Currency Interventions Jumped Before Czechs Delayed Cap Exit

  • Central bank foreign-currency purchases quadrupled in December
  • Policy makers discussed negative interest rates last week

The Czech central bank stepped up koruna sales in December, about a month before it announced the extension of its intervention regime and considered more measures to defend the Swiss-style currency cap.

Policy makers in Prague bought foreign currencies worth 1.54 billion euros ($1.72 billion) in the last month of 2015 to prevent the exchange rate from appreciating past the limit set at about 27 per euro, the Czech National Bank said on its website on Monday. The intervention volume was more than four times higher than in the previous month and the highest since September.

Robust economic growth in the Czech Republic and the European Central Bank’s expanded monetary stimulus are boosting demand for the koruna, forcing rate setters in Prague to deter capital inflows that could undermine their efforts to push up inflation. The central bank last week extended the duration of the currency cap, pledging to keep it in place until 2017, and said it was considering negative interest rates as an additional tool.

“Mounting pressure on the koruna exchange rate and a significant increase in currency interventions would prompt the CNB to seriously consider imposing negative interest rates,” said Radomir Jac, chief economist at Generali Investments CEE in Prague. “I still believe that the Czech central bank would only take that step as a measure of last resort.”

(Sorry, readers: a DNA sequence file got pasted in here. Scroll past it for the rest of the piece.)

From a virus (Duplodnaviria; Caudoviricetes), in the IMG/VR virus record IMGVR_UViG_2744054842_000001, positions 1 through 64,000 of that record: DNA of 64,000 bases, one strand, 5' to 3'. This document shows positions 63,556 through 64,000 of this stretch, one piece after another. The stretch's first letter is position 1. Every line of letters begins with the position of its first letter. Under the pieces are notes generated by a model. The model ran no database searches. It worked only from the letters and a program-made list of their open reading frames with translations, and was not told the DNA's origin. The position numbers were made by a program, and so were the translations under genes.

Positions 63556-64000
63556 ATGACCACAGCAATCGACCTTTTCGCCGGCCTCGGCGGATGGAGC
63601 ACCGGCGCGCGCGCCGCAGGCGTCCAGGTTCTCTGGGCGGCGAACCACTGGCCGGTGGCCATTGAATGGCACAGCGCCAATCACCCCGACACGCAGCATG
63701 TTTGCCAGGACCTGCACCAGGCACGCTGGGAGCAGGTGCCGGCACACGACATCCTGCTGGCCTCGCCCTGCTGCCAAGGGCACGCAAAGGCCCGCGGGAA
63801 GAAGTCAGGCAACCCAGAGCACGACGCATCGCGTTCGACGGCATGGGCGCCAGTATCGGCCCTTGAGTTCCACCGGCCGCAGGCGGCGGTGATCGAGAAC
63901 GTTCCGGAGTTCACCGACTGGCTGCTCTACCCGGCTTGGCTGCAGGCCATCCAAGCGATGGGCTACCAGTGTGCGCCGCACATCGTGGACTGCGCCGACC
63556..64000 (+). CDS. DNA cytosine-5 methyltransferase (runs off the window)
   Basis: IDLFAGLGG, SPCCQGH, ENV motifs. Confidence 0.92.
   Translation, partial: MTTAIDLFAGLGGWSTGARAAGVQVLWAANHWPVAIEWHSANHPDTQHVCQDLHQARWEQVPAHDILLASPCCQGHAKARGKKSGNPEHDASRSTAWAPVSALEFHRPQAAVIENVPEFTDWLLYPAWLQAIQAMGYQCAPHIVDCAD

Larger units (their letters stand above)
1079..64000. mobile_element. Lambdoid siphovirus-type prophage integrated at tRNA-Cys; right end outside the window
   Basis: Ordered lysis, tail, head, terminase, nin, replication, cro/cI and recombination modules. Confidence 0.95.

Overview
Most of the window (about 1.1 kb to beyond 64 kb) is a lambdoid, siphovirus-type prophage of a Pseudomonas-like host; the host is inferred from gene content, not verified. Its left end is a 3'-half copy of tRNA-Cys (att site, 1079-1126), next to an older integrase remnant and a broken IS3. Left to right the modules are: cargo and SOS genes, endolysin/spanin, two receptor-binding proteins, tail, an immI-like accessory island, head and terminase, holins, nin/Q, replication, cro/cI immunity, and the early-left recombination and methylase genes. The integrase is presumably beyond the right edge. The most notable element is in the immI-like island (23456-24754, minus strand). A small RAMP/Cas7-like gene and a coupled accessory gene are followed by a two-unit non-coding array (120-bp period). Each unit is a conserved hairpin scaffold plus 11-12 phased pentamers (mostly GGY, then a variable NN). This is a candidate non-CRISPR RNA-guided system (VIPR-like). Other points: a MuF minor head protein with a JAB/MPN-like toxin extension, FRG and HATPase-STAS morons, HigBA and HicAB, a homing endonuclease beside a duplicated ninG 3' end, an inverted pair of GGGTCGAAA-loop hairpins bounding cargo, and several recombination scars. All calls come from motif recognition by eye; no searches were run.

The central bank also said that its foreign-currency reserves in euro terms jumped to 62.5 billion euros as of Jan. 31 from 59.2 billion euros a month earlier. That suggests policy makers further intensified interventions, selling about 50 billion koruna ($2.1 billion) in the market, according to estimates by Jakub Seidler, the chief economist at the Czech unit of ING Groep NV. The CNB will publish the January intervention data in March.

Serious Debate

The yield on five-year government bonds fell one basis point on Monday to minus 0.06 percent, the lowest in almost two months. The koruna gained 0.1 percent to 27.05 per euro as of 4:51 p.m. in Prague. It weakened 0.2 percent on Friday, the most in more than four months, after Vice Governor Vladimir Tomsik said that the central bank had a “serious” debate about negative interest rates at Thursday’s monetary policy session.

After the meeting, the central bank ruled out scrapping the currency cap in 2016, compared with previous guidance that it would end at around end-year. It said the exit from the regime was probable in the first half of 2017.

The monetary authority is coping with opposing economic forces, with cheap commodity prices balancing out the inflationary effects of an acceleration in economic growth. While rate setters have said they don’t have to align the exit from the unconventional policy regime, which they introduced in 2013, with the end of the ECB’s quantitative-easing program, developments in the the euro area are influencing policy deliberations in Prague.

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